Unresponsive patient plays mental tennis

October 20, 2006

An unconscious, outwardly unresponsive patient apparently was capable of understanding and responding to certain commands as measured by functional MRI.

An unconscious, outwardly unresponsive patient apparently was capable of understanding and responding to certain commands as measured by functional MRI.

The 23-year-old woman, in a persistent vegetative state for five months since emerging from a coma after a traffic accident, activated predicted cortical areas in a manner indistinguishable from that of controls when researchers asked her to imagine playing tennis or moving around her home (Science 2006:313:1402).

"The observed brain activation patterns are the classic neural correlates of these two mental imagery tasks," said lead author Dr. Adrian Owen, assistant director of neuroimaging at Cambridge University.

While Owen and colleagues said the results indicated the woman was aware, they cautioned not to generalize from a single patient who suffered relatively few cerebral lesions to most other vegetative state patients. These patients typically have massive structural brain lesions.

The study, however, has renewed the debate on what it means to be conscious. Two key properties of conscious processing in humans are the ability to report mental states and to spontaneously engage in intentional actions or interactions with the environment.

"If this patient is actually conscious, why wouldn't she be able to engage in intentional motor acts, given that she had not suffered functional or structural lesions of the motor pathways?" asked Dr. Lionel Naccache of France's INSERM research institute in a commentary published with the report.

Nevertheless, the fact that the patient heard instructions only once and maintained an activated neural network for 30 seconds is impressive, Naccache said.

In the study, researchers compared responses in four brain regions of the patient with those of 12 healthy volunteers. The activity observed in the patient was within the normal range of responses in all four regions. Investigators acknowledged the possibility of the brain automatically reacting to their instruction but said it's highly unlikely, given the complexity of the commands and the richness of the imagery.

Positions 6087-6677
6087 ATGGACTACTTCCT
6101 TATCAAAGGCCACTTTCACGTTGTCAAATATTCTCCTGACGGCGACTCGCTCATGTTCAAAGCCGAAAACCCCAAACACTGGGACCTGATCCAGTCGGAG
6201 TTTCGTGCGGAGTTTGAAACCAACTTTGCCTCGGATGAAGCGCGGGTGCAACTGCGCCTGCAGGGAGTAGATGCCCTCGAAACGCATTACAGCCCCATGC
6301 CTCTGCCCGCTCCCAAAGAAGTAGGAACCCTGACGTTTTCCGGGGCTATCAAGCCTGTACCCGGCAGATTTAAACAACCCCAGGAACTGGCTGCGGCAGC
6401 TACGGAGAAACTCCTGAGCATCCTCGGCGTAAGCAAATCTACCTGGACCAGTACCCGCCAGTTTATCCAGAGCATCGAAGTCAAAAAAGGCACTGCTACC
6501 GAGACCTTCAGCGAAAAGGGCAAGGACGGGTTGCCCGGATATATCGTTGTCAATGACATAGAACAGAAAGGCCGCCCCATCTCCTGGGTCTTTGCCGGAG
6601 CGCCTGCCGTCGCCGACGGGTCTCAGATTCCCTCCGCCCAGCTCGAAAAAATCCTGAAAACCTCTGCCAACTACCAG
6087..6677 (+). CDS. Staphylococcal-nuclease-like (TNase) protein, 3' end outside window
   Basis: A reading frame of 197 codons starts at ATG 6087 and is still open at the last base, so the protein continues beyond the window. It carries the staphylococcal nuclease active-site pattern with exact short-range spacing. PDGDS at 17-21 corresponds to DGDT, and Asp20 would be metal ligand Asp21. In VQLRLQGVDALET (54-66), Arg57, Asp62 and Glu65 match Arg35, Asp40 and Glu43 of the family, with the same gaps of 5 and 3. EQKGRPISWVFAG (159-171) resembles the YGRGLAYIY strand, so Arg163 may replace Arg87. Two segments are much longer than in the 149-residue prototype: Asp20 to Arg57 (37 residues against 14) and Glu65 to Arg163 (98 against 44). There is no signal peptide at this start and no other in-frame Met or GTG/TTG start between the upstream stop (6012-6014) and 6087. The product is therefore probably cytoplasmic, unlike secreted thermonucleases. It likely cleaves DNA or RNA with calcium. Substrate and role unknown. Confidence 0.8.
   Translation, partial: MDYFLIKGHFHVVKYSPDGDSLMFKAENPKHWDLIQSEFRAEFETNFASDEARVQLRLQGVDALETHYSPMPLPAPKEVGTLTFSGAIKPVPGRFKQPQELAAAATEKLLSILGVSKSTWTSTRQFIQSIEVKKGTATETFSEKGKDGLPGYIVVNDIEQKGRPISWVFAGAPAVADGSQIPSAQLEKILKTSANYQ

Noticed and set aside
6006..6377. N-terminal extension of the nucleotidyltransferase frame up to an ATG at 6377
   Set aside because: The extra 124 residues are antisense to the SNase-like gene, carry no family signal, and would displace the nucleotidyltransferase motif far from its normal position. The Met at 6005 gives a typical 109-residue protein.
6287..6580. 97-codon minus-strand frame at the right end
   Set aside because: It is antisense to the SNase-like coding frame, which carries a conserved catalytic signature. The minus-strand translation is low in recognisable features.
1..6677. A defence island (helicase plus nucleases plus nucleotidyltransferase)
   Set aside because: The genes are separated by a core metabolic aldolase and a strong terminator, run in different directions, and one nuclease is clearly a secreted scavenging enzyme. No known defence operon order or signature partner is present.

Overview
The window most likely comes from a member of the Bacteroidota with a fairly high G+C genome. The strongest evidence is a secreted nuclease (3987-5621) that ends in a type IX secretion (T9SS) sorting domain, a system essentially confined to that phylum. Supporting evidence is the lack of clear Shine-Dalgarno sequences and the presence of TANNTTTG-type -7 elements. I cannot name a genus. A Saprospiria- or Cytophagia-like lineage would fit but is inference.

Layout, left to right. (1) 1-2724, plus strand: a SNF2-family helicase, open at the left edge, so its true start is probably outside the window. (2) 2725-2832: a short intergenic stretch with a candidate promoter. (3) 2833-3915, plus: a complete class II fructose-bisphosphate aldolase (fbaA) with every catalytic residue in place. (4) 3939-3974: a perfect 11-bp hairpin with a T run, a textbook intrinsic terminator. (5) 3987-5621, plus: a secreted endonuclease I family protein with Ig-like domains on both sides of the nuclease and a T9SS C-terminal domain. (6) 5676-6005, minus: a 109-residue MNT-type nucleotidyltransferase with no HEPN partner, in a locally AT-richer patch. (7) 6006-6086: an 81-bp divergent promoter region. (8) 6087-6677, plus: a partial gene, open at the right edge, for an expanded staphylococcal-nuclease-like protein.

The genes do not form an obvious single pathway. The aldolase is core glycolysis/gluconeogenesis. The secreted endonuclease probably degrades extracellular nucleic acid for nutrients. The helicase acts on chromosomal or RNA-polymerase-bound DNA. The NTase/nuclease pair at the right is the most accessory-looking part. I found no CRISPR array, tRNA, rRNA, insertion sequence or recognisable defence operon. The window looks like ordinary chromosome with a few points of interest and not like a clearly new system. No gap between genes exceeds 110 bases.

The patient's brain activated speech-specific areas when the researchers spoke sentences. No responses were recorded when the patient listened to acoustically matched noise sequences. Sentences of an ambiguous nature, such as those containing the words "creek" or "creak," elicited a functional response that reflected the operation of semantic processes critical for speech comprehension. These responses, however, are not equivocal evidence that a person is consciously aware, Owen said.

To address the question of conscious awareness, researchers then asked the woman to imagine she was playing tennis and to imagine she was visiting all of the rooms of her house, starting from the front door. The tennis request elicited activity in the supplementary motor area, while the house tour activated the parahippocampal gyrus, posterior parietal cortex, and lateral premotor cortex.

The authors concluded that these results represented a clear act of intention, "which confirmed beyond any doubt that she was consciously aware of herself and her surroundings."

A negative response in such patients, however, cannot be seen as lack of awareness because false-negative findings are common in functional neuroimaging, the authors said.

For more information from the Diagnostic Imaging archives:

In politics, brain shows true colors

fMRI links autism with white matter anomaly

fMRI hints at the source of bipolar disorder

fMRI unveils the neurobiology of anxiety